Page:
In 2017, the North German Radio Orchestra will have a new home: they’ll move into the Elbphilharmonie (Elbe Philharmonic Hall), now under construction high above the banks of the Elbe River in Hamburg.
The Elbe is one of Europe’s most important rivers. Its source is in the Czech Republic, in the KrkonoŇ°e Mountains. It flows from there through Germany to the North Sea at Cuxhaven. Its many tributaries include the famous Moldau.
The city of Hamburg traces its origins to the 9th century. The confluence of the Elbe with the Alster – another of its tributaries – was the perfect place to locate a city.
Not surprisingly, Hamburg became a major European trading center. A vital, bustling industrial region grew up round its port. Even in this grim post-industrial 21st century, even with its once-thriving shipbuilding business in a free-fall, Hamburg is still Europe’s second busiest port.
The Elbphilharmonie will extend Hamburg’s musical heritage out to the Elbe River. But the Elbe has had centuries of links to music, and it can thank Baroque composer Georg Philipp Telemann for at least part of that.
Telemann moved to Hamburg in 1721 to become the city’s music director. He was in charge of teaching singing, theory, and music history to the boys at the Johanneum Lateinschule (Latin School), and served as composer and music director for the city’s 5 largest churches. (And you thought you had a full plate at work. Imagine all that and classrooms full of adolescent boys too.)
Although he once came close to defecting to Leipzig because of a dispute over his rights to publish his own music, Telemann remained in Hamburg for the rest of his life.
Hamburg’s prosperity was dependent on the trade rolling in and out of its bustling port. With Europe unstable and war-torn in those days, the city developed its own admiralty for defense. Every year Hamburg paid tribute to her fleet with a celebration. Yet another part of Telemann’s endless job was to compose the Kapit√§nsmusik (Captains’ Music) for that festival. It comprised a sacred oratorio and a secular instrumental piece.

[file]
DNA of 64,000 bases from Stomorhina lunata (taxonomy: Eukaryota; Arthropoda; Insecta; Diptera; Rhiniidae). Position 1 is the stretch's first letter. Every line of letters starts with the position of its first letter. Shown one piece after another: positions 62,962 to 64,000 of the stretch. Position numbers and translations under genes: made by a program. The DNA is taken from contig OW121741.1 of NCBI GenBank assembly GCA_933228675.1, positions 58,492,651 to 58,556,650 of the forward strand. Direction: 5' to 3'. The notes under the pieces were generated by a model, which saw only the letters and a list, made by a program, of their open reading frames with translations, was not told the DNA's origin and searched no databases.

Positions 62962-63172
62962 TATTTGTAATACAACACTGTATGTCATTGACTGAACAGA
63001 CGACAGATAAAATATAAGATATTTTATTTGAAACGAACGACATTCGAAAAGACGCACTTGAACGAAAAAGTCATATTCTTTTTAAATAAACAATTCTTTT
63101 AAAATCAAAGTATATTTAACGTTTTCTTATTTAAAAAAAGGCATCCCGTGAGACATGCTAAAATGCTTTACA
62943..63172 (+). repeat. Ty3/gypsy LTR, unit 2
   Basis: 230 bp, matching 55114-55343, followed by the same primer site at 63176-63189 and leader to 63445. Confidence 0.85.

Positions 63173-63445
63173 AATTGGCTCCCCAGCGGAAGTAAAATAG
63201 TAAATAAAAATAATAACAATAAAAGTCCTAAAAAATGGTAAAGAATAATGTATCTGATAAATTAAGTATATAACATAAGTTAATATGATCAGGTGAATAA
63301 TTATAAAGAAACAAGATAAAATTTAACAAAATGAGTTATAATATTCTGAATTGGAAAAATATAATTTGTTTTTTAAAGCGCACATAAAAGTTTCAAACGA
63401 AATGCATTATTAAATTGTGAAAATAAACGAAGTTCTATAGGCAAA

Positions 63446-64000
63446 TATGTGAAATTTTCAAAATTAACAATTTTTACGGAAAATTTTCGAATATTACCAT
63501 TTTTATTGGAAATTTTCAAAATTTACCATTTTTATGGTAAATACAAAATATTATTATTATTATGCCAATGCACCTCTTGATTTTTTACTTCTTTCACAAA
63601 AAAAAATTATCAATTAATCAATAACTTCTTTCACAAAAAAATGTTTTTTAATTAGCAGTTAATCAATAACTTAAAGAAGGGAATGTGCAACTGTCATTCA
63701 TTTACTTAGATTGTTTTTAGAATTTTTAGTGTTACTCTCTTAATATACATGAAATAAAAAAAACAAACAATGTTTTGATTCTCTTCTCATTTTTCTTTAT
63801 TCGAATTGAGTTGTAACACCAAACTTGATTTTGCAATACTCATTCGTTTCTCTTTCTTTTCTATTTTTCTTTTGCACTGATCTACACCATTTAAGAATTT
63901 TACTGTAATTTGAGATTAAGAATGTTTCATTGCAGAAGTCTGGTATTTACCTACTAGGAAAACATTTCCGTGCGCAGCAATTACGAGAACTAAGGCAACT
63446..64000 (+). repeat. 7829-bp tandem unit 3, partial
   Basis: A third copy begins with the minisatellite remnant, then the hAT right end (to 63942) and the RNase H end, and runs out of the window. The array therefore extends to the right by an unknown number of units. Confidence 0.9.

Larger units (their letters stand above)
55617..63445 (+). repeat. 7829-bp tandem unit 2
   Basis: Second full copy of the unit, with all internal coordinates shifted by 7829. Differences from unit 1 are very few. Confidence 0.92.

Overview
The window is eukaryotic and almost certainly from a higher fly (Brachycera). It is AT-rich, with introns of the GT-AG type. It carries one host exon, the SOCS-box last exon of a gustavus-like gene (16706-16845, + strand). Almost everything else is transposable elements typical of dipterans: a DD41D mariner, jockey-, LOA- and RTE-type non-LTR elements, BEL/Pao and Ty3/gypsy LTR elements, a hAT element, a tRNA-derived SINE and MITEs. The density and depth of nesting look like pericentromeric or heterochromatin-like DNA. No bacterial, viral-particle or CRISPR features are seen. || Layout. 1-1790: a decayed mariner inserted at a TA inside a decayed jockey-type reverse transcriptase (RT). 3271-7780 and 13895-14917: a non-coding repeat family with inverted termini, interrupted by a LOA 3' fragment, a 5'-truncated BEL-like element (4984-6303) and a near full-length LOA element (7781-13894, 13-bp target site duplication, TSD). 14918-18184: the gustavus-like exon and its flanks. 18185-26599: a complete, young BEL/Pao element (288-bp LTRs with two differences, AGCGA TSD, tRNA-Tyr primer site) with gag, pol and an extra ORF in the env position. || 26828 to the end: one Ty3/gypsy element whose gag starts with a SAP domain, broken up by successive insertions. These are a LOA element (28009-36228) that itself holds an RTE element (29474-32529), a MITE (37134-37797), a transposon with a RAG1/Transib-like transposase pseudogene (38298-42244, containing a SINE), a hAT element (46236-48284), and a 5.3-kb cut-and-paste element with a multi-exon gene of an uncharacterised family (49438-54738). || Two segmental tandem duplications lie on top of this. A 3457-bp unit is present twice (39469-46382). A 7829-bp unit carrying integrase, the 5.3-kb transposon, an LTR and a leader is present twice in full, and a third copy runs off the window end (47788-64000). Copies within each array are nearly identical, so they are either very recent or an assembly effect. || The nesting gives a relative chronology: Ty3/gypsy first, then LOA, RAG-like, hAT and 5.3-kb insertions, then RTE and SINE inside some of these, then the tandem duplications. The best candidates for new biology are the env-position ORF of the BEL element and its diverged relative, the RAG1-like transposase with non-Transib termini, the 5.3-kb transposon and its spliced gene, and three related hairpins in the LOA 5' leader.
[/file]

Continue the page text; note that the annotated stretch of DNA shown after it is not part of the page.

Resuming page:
Alas, most of the Kapit√§nsmusik pieces are lost. Fortunately, a few have survived. Probably the most famous survivor is the one Telemann wrote for the admiralty’s centennial in 1723. It includes the suite Hamburg’s Tides (also called Telemann’s Water Music). If you’re a regular Baroque Era listener, you may remember hearing Hamburg’s Tides.
Although we don’t have a definite date for it – far too few of Telemann’s pieces have come down to us as dated manuscripts – it’s possible that he composed the Alster Overture for another of these Kapit√§nsmusiken. He also might have written it for a 1725 Hamburg visit by the Duke of Brunswick-L√ľneburg.
The Alster Overture is a mildly chaotic mix of images. Greek mythology kicks in Pallas, Pan and Peleus. Nature and the works of humanity make appearances through the Alster Echo and Hamburg’s church bells. Sailors and nymphs dance through, and a band of village musicians marches by. A swan sings its song and, infamously, a chorus of frogs and crows makes its presence known:
In 2013, the Elbe River is still a vital part of life, musical and otherwise, in Germany and the Czech Republic. But living near any river has its risks, and earlier this month (June 2013) spring rains swelled the Elbe beyond its banks. The flooding drove several thousand residents from their homes. Ten villages had to evacuate everyone.
The Elbe is back in its banks now. Below you can see how it looks today, courtesy of the webcam at Opentopia.com.
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